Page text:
Cigarette Health Risk - Why it pays to quit smoking in old age 2

Cigarette Health Risk – Why it pays to quit smoking in old age

Smoking in old age is becoming an increasingly urgent problem. While the number of younger smokers is declining, the number of older smokers is increasing.

Meanwhile, nearly a quarter of men ages 55-74 smoke – an increase of 9 percent since 2009.

For women, the proportion of smokers in this age group is 18.3 percent.

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The 80 percent increase in smokers 55-74 is particularly noticeable. This is a result of federal health reporting data.

That's behind the statistics

There is a reason for this: demographic development.

"The increased proportion of smokers in older age groups may be explained by the fact that middle-aged smokers are moving to older age groups," says Ute Mons, Head of Cancer Prevention at the German Cancer Research Center (DKFZ) in Heidelberg.

Hardly anyone starts smoking when they are older.

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The huge increase in women who smoke between the mid 50's and mid 70's is explained by the fact that Mons are exactly the women of this age who started smoking in the 60's and 1970's.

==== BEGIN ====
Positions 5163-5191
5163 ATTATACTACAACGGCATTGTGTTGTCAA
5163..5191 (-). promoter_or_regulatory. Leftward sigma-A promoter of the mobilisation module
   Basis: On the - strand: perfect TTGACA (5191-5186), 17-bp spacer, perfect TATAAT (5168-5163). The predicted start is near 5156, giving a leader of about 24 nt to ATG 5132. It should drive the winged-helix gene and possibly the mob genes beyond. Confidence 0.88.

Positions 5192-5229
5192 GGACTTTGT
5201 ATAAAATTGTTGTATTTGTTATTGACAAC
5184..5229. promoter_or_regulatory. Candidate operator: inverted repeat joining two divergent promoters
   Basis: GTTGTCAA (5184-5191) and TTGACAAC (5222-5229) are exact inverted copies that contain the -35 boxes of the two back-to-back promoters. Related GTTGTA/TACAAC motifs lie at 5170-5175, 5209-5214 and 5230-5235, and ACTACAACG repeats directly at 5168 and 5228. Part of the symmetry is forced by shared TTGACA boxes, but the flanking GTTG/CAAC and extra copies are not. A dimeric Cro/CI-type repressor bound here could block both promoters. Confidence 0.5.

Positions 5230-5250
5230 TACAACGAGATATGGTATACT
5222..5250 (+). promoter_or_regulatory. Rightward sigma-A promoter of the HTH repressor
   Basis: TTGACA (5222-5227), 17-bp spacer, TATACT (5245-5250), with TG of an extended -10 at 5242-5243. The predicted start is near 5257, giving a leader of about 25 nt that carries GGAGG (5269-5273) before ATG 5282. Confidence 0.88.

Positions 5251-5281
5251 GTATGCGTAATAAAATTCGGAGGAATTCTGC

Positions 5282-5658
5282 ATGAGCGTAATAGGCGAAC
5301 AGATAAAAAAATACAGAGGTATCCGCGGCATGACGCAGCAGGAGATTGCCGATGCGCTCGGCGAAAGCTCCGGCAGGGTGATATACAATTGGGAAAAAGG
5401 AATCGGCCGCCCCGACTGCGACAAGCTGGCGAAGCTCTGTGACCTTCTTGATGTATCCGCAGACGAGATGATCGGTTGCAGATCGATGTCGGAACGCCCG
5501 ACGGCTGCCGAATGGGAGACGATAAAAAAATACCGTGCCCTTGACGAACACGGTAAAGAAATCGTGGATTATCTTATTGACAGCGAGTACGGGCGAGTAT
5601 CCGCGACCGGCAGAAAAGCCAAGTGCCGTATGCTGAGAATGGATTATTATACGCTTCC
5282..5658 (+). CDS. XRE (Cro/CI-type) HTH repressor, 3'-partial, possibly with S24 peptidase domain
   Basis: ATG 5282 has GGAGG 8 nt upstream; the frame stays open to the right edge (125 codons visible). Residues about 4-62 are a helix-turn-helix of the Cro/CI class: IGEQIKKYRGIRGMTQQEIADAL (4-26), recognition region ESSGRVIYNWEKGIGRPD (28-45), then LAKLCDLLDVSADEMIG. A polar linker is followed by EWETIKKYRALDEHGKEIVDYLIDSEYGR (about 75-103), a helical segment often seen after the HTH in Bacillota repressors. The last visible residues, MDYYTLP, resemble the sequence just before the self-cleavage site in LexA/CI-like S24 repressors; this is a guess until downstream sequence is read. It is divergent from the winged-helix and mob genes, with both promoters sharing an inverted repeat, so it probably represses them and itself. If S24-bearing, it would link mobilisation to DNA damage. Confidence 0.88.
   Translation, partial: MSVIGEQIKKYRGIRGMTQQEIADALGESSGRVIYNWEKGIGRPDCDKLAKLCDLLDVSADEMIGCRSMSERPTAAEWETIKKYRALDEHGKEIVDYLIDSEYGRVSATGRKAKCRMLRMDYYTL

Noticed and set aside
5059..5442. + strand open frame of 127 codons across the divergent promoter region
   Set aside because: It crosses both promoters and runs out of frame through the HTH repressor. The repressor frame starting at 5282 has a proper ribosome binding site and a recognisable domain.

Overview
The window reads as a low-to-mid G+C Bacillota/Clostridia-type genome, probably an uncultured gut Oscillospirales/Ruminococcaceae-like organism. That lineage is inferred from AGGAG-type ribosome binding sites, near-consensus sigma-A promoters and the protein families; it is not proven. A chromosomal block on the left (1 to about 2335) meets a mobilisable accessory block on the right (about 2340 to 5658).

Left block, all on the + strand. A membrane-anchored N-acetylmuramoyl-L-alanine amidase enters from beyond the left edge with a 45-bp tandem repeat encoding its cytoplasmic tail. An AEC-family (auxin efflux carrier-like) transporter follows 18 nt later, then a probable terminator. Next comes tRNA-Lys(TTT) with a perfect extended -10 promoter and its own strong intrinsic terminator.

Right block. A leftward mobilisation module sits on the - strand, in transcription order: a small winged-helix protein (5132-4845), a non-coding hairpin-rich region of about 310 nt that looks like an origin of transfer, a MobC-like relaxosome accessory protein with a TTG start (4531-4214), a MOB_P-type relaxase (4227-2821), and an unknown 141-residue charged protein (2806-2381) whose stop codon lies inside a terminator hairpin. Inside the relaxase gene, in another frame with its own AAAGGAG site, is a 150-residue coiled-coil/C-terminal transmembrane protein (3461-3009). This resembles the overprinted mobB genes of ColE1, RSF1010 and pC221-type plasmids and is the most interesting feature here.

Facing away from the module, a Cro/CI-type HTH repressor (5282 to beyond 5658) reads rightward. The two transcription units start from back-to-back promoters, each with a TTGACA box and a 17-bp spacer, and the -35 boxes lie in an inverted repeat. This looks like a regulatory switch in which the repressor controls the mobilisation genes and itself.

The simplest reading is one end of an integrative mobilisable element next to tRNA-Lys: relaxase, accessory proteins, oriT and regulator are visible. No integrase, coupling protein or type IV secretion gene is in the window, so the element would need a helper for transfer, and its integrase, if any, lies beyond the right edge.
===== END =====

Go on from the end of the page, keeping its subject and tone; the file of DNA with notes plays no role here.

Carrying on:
Previously, this was quite unusual for women – hence the relatively low proportion of older smokers, which has now increased so much.

Health benefits after only a short time

Attitude: I'm so old now, now it's no longer worth it to quit smoking, the mistake of calling a cancer prevention specialist.

Because even those who drop their cigarettes at an older age benefit from it. Shortness of breath, coughing and poor performance are improved by days or weeks.

Even the risk of consequential damage can be significantly reduced by removing the glowing stems.

If a 60-year-old is forbidden to interrupt his life, the risk of stroke and heart attack will be significantly less within five to ten years

Mons told the dpa news agency.

After twenty years, the risk of getting such cardiovascular disease equals the risk of smoking.

The risk of lung cancer is halved

Even when it comes to cancer, it is worth it to quit smoking – even in old age: ten to 20 years after your last cigarette, the risk of cancer falls significantly. And the risk of lung cancer halved within ten years.

In short, it's never too late to stop smoking.